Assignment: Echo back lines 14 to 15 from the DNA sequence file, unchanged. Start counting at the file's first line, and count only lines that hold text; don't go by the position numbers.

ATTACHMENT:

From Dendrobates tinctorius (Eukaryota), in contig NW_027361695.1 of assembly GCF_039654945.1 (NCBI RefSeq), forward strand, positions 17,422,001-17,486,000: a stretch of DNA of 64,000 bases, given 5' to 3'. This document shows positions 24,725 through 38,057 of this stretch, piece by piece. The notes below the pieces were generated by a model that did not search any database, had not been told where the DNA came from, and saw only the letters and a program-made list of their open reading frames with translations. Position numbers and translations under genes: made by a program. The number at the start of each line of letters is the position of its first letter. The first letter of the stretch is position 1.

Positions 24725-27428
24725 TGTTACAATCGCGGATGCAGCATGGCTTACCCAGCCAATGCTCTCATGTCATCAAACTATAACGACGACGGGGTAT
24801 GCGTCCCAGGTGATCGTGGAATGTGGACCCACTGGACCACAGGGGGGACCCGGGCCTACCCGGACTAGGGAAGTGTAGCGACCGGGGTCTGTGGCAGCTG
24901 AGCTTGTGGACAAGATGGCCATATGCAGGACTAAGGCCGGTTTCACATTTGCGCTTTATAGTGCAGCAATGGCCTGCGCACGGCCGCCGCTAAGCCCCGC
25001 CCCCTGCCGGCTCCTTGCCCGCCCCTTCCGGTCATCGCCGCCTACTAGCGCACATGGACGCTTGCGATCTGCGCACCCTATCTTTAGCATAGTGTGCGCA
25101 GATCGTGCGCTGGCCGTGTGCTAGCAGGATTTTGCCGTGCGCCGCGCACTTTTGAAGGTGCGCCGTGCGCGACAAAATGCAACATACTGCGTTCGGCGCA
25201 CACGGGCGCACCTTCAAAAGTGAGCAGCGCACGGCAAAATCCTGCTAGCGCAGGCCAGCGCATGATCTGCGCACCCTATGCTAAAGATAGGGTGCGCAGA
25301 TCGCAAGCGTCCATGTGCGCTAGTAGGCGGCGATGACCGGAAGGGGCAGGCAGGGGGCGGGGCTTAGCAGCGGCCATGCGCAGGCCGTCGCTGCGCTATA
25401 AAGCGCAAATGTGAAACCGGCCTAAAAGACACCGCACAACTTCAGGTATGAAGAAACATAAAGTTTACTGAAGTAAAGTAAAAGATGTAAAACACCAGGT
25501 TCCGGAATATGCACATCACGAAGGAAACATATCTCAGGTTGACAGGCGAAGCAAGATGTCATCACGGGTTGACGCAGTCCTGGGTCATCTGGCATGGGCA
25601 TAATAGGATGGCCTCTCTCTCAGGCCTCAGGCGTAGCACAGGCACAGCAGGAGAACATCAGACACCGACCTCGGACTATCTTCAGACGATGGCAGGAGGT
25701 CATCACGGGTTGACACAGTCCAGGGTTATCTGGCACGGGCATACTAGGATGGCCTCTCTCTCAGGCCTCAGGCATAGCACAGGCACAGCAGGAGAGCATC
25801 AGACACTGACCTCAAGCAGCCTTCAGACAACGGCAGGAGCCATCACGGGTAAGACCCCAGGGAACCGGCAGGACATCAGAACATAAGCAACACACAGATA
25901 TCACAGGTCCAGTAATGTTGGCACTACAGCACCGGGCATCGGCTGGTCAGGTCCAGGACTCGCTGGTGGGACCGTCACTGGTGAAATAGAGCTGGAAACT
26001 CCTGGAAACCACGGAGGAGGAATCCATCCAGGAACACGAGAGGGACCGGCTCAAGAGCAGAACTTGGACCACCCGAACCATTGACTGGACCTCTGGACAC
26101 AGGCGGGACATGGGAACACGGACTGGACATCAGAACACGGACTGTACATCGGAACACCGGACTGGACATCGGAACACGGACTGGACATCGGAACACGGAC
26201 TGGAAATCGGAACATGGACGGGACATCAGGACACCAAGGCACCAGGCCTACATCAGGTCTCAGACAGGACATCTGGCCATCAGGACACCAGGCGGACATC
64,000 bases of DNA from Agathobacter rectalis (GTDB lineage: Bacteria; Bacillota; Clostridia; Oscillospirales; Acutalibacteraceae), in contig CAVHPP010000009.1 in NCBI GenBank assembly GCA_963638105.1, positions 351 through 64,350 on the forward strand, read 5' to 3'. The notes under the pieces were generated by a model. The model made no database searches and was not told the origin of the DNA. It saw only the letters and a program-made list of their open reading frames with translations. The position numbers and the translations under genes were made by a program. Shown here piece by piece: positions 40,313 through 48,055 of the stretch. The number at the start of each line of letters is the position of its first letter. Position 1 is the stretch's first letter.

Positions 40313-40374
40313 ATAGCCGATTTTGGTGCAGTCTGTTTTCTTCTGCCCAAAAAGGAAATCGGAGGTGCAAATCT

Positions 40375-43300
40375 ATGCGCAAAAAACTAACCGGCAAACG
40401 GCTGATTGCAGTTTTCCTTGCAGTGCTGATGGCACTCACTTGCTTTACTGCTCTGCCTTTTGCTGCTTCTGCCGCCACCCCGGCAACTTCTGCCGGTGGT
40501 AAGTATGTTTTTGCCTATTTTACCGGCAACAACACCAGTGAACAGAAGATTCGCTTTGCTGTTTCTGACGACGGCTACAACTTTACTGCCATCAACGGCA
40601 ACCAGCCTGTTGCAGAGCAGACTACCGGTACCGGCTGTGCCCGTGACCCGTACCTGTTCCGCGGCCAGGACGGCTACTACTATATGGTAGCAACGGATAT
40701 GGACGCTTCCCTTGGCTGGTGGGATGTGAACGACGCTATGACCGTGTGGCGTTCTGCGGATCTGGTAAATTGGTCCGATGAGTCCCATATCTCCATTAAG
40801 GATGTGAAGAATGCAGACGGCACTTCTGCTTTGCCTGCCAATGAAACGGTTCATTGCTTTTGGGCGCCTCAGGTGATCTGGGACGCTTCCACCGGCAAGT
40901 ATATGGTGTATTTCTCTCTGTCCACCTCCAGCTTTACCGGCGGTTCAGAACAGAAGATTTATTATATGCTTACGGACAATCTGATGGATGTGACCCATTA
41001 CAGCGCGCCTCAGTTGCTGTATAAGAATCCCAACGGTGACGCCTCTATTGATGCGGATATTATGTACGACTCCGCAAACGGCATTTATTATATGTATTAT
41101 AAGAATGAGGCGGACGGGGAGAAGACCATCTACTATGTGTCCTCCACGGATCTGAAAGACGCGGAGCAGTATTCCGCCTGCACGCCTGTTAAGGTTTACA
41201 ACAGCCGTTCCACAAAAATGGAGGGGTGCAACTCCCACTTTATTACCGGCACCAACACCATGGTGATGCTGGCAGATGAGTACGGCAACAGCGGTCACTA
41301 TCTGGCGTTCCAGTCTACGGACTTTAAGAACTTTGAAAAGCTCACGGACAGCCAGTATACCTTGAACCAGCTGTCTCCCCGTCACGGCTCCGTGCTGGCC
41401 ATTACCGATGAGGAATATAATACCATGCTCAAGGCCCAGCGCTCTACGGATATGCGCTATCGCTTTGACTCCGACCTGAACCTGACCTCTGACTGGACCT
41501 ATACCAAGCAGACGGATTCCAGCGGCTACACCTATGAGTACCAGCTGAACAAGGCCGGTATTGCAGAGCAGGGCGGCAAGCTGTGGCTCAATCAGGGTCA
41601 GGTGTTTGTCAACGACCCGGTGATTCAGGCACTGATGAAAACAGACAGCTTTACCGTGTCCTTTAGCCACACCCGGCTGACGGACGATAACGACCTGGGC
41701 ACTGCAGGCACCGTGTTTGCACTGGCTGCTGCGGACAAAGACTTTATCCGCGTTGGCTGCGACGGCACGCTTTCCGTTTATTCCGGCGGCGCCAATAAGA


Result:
25801 AGACACTGACCTCAAGCAGCCTTCAGACAACGGCAGGAGCCATCACGGGTAAGACCCCAGGGAACCGGCAGGACATCAGAACATAAGCAACACACAGATA
25901 TCACAGGTCCAGTAATGTTGGCACTACAGCACCGGGCATCGGCTGGTCAGGTCCAGGACTCGCTGGTGGGACCGTCACTGGTGAAATAGAGCTGGAAACT